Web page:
By the way this is Paul’s third documentary that deals with the Cork post punk scene of the early 1980s that centred around the Arcadia venue. Check his documentaries about Nun Attax/Five Go Down To The Sea? and Stump – they are very much companion piece…

Bob Lind & Moondog

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On the face of it you might not think much connects these too.

One was a 1960s folk singer songwriter whose deceptively subversive tunes got the fabulous Jack Nitzsche production treatment and who later faded from pop view.



The other was blind from early in life who taught himself music and dressed as a Viking to busk on 6th Avenue in New York and whose music has influenced some of the most important composers of the late 20th century (Reich, Nyman, others).

But a while back I was playing ‘Counting’ on the show and something about it made me think of Moondog.

The arrangements are not very alike.

One is a waltz and builds on a bed of thrumming acoustic guitar and an insistent triangle/chime assisted by glorious strings.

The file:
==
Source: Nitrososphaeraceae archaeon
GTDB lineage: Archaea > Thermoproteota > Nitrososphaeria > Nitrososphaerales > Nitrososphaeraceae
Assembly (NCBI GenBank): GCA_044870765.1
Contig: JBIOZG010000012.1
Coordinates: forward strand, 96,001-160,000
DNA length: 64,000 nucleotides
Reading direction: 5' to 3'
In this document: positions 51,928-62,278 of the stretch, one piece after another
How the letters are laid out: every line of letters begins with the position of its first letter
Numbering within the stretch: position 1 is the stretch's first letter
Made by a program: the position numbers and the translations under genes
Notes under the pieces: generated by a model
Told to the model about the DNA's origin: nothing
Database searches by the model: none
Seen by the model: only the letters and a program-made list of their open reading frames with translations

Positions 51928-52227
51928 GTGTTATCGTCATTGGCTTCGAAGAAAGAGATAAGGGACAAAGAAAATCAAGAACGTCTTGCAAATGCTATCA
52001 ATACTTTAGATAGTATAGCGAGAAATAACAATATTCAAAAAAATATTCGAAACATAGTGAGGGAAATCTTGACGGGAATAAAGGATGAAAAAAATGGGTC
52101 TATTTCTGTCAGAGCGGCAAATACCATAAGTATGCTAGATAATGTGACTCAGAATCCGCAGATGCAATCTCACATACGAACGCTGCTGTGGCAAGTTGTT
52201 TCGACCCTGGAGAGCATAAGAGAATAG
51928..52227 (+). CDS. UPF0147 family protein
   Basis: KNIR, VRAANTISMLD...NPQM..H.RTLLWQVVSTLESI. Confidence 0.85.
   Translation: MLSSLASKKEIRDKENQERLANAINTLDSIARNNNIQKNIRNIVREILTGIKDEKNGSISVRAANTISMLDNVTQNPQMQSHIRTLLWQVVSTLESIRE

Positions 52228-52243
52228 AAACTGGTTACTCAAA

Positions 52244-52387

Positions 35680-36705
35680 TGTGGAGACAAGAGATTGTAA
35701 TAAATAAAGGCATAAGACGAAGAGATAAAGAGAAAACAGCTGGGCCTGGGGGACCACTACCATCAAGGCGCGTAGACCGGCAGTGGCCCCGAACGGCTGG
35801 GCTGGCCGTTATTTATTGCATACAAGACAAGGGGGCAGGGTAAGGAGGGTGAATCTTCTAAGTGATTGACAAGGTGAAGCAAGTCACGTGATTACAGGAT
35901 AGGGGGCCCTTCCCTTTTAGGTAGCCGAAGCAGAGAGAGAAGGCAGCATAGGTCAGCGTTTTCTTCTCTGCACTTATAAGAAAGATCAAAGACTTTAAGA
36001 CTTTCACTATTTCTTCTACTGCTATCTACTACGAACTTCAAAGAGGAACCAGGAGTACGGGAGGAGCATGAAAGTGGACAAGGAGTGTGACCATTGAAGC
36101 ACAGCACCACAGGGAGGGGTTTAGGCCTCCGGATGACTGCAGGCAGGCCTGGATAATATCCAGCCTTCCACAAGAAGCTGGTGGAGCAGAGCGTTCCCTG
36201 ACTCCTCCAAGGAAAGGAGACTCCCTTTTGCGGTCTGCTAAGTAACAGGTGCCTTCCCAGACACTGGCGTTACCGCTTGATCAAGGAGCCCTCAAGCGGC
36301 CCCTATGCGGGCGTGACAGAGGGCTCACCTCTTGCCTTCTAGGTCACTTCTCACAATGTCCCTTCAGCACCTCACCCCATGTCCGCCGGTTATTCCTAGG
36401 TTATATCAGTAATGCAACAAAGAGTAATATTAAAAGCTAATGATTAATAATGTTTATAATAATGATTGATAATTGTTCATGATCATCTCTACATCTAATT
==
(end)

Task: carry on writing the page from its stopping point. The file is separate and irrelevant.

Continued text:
The other is in wrongfooting 5/4 time (or is it 10/8?) and builds on a simple drum pattern with throbbing sawed violins before the onset of marvellous brass and reed conjunctions.

It’s as if ‘Counting’ lives in the pop music world but has an eye …

Bill MacKay & Ryley Walker – Spider Beetlebee (Drag City)

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Beautiful album of bright and bracing guitar instrumentals from this Chicago duo collaboration.

The range of styles spanned over the course of just half an hour is a clue to the open mindedness and sense of adventure of both musicians.

Some highlights.

The pastoral proud maybe even courtly atmosphere of ‘The grand old trout’ nodding in the direction of the great Bert Jansch.

Sublime key changes and hints of French jazz in ‘Lower Chesnut’.

The uplifting addition of tabla drums on ‘I heard them singing’.

The energising bends and slides of ‘Lonesome traveler’.

There’s a real sense of the shared joy in playing about the whole piece.

A gorgeous miniature body of work and in many ways perfect music for this time of year.